Germany's three-river city feels wrath of flood

A boat waits in front of the flooded old centre of Passau

Passau is used to floods - but nothing like this one. It is known as the Dreifluessestadt - Three-River City - because it sits precariously on a thin, low sliver of land with the Danube on one side, the River Inn on the other.

Where the two meet, the River Ilz also pours its waters from the mountains into the torrent.

People in the town say there are floods every four years, but never one in memory like this one.

They point to marks to which the "once-in-a-century" flood of 2002 had risen - and how those marks were well below the current waters.

Overnight, boats ferried drinking water to people who had stayed on the upper floors of their homes.

As one postwoman-turned-water patroller said: "Electricity and water are a bad combination" - which explains the blackouts in town.

Image caption The German army has been deployed to help clear the debris in Passau

In the morning, the waters had noticeably subsided, and what was below water at midnight was visible by morning - for Chancellor Angela Merkel to see as she toured the banks of the Danube.

Unanswered question

It is not a time to think of politics, no doubt. But this is election year and "Mutti" (Mum), as ordinary people call her, played her role as concerned leader of the nation - some say "mother of the nation".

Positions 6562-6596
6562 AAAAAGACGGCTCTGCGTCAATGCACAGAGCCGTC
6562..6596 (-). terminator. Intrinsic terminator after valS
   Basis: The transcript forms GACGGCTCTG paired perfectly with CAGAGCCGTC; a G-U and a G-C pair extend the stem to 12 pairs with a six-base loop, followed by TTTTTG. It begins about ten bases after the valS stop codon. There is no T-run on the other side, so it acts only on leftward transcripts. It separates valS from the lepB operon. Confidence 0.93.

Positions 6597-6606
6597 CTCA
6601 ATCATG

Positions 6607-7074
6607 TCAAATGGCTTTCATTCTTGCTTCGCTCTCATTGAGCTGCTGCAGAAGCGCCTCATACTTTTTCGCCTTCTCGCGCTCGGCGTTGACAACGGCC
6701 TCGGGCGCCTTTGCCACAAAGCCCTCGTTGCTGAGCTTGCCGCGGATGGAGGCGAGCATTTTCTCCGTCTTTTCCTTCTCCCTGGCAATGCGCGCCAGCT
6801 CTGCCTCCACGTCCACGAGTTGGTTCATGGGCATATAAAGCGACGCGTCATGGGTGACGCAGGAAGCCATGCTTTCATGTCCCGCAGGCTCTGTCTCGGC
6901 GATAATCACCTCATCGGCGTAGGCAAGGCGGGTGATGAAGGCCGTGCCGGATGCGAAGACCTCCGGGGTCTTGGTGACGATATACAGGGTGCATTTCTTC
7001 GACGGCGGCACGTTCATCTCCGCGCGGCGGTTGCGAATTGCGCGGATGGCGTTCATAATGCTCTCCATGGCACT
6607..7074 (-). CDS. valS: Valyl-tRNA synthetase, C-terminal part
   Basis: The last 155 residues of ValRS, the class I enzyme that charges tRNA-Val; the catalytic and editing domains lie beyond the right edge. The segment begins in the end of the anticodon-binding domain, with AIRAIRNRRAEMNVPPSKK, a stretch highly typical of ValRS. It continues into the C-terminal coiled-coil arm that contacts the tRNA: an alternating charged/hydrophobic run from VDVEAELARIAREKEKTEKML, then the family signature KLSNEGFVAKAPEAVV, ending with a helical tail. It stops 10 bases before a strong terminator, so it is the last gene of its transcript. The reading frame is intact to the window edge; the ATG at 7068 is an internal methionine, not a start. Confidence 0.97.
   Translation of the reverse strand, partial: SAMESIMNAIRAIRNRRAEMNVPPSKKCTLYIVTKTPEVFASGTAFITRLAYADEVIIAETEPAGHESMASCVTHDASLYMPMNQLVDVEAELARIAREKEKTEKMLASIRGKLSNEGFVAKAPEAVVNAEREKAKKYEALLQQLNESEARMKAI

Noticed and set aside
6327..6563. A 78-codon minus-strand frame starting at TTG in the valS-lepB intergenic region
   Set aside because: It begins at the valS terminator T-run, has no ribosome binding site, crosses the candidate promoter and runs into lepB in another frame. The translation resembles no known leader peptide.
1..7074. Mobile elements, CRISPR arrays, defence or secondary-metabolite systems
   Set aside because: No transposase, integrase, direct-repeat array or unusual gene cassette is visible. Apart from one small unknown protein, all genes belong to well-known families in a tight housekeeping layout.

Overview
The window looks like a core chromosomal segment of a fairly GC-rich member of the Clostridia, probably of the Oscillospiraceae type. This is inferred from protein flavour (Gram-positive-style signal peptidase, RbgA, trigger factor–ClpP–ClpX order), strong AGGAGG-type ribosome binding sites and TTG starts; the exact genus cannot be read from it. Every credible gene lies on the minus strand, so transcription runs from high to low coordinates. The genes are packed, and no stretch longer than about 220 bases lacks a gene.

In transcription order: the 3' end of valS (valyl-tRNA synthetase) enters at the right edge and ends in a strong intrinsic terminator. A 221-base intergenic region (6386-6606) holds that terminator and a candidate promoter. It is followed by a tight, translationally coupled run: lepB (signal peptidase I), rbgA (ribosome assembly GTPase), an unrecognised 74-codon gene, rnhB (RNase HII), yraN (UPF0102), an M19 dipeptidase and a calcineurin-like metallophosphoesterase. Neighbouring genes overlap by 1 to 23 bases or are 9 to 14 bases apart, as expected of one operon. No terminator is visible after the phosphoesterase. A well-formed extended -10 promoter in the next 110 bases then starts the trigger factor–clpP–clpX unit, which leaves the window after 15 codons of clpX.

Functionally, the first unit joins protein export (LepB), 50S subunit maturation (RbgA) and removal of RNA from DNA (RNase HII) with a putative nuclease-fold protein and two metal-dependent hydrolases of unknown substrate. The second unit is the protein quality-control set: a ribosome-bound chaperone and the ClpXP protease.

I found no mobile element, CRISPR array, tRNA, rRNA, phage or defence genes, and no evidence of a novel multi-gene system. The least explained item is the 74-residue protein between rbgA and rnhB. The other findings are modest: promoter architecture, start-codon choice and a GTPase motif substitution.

Politicians know that natural disasters before elections can become political disasters at elections.

Chancellor Merkel will appear in the papers and on the TV news bulletins having vowed to focus the energy of her government on repairing the damage that nature has wrought.

People clearing out their submerged living rooms will have other preoccupations, but politicians can get benefits even from the wrath of three rivers.

Chancellor Merkel promised that the federal government would earmark 50m euros (£43m) in direct aid to flood affected areas, with the government of Bavaria matching the sum in the region.

That money may have to be spread over a wider area. All the signs were that the waters of the Danube were subsiding, but other rivers further north started to look more threatening.

In Saxony, the Elbe was rising to dangerous levels, as waters poured in from the Czech Republic.

In Meissen, home of a world-famous porcelain manufacturer, the city centre was flooded. In Dresden nearby, one of the main bridges was closed.

The unanswered question is whether floods are getting worse and more frequent in this region.

The two big floods in recent memory were in 2002 and now - both previously predicted to be very rare events. But the big one before that was in 1954 - before concerns about global warming.

The Danube is a busy commercial waterway which is much subject to man-made alteration, both to improve navigation and to change the waterside for development.

This human engineering of the landscape is constantly monitored and debated in the region. The current floods will add to that debate.

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